Addressing other concerns while recapping, it is an over-generalization to lump questions about non-military-service-items into military equipment articles together as some have been doing. Four of the main defining attributes are that the article is about a single entity, and that entity actually participated in the event. Also the participation and the resulting prominence is significant. Lastly, the movie has surpassed the low bar of rw:notability for inclusion in an article, having even met the higher standard of having established wp:notability as evidenced by having its own article. North8000 (talk) 11:37, 3 February 2013 (UTC)
Missouri kind of a prop here. A ship that old, which hasn't moved lately, can't really move itself without a lot of work. So towing presumed.
Goes to show, pay the Navy enough and they will haul the Arizona up and out to sea for a day! Or maybe the Constitution! Student7 (talk) 21:55, 4 February 2013 (UTC)
And that is why it should be included here. It was a lot of work to tow her out to sea for the filming. And it is something very atypical for a museum ship, and therefore worth mentioning.Dworjan (talk) 22:07, 4 February 2013 (UTC)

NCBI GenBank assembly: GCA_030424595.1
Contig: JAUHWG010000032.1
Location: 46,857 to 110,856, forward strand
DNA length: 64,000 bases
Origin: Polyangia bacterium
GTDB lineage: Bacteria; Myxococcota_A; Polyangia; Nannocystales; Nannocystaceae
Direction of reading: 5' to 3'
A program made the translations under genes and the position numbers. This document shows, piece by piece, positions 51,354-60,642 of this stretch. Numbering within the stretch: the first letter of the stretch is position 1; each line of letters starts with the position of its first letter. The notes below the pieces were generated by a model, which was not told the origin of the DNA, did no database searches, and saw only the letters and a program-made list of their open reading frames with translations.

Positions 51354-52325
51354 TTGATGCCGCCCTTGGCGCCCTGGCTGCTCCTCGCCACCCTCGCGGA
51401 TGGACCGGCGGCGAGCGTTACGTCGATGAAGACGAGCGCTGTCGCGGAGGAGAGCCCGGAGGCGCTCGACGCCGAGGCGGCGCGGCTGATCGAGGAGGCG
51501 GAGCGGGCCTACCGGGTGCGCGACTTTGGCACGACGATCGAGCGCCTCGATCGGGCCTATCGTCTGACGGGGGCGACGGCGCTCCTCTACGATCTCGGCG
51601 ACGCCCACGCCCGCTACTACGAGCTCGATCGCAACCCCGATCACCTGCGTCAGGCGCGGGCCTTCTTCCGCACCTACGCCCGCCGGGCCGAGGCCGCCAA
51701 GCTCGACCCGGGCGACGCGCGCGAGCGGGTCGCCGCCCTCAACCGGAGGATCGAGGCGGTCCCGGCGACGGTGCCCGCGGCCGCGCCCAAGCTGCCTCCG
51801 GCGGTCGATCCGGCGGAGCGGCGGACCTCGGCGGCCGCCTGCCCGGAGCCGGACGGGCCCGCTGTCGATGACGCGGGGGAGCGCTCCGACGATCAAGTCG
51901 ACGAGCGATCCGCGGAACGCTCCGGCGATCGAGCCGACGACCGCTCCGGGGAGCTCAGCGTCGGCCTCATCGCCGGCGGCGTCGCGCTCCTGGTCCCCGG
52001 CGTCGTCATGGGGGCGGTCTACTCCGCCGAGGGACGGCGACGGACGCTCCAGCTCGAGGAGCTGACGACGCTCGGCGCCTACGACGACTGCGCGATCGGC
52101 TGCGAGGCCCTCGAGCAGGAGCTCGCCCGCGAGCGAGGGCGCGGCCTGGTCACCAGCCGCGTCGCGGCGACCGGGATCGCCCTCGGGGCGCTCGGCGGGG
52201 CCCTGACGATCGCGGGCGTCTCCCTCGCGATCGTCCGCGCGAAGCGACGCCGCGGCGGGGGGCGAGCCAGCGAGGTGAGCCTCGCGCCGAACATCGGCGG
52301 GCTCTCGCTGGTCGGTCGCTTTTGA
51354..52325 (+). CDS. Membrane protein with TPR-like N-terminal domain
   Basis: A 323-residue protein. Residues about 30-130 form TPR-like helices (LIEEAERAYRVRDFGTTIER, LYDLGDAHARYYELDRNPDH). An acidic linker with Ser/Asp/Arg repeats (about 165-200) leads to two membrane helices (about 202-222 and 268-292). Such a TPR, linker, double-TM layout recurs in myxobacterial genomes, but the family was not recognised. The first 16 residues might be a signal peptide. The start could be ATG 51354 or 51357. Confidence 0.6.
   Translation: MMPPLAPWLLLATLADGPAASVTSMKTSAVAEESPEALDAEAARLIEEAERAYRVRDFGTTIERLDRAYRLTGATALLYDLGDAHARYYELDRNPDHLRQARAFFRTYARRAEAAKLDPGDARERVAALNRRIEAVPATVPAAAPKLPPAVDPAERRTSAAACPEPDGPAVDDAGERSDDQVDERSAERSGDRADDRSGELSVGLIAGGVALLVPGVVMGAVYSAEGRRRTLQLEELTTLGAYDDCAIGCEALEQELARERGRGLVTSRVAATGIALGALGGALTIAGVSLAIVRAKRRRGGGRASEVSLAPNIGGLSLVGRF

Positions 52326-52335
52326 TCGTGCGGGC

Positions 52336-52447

Rehashing the film question[edit]

Why in the world are the two films that prominently featured Missouri not even mentioned (until I added the 2012 flick just now, that is)? They're a pretty notable part of the ship's later career, and I imagine the majority of the younger public knows about battleships only though them. It's like writing about USS Dallas (SSN-700) without noting the very public roles the ship played in Tom Clancy's novels and the major Hunt for Red October movie. Ed [talk] [majestic titan] 22:18, 23 February 2015 (UTC)


When Missouri deployed, we had 31 Tomahawks on board. One cell was intentionally empty and the crew used it for training purposes (launching and misfire scenarios). At the end of our operations in the Gulf, we had 1 inop missile, one had restrained, the remaining 29 had been launched.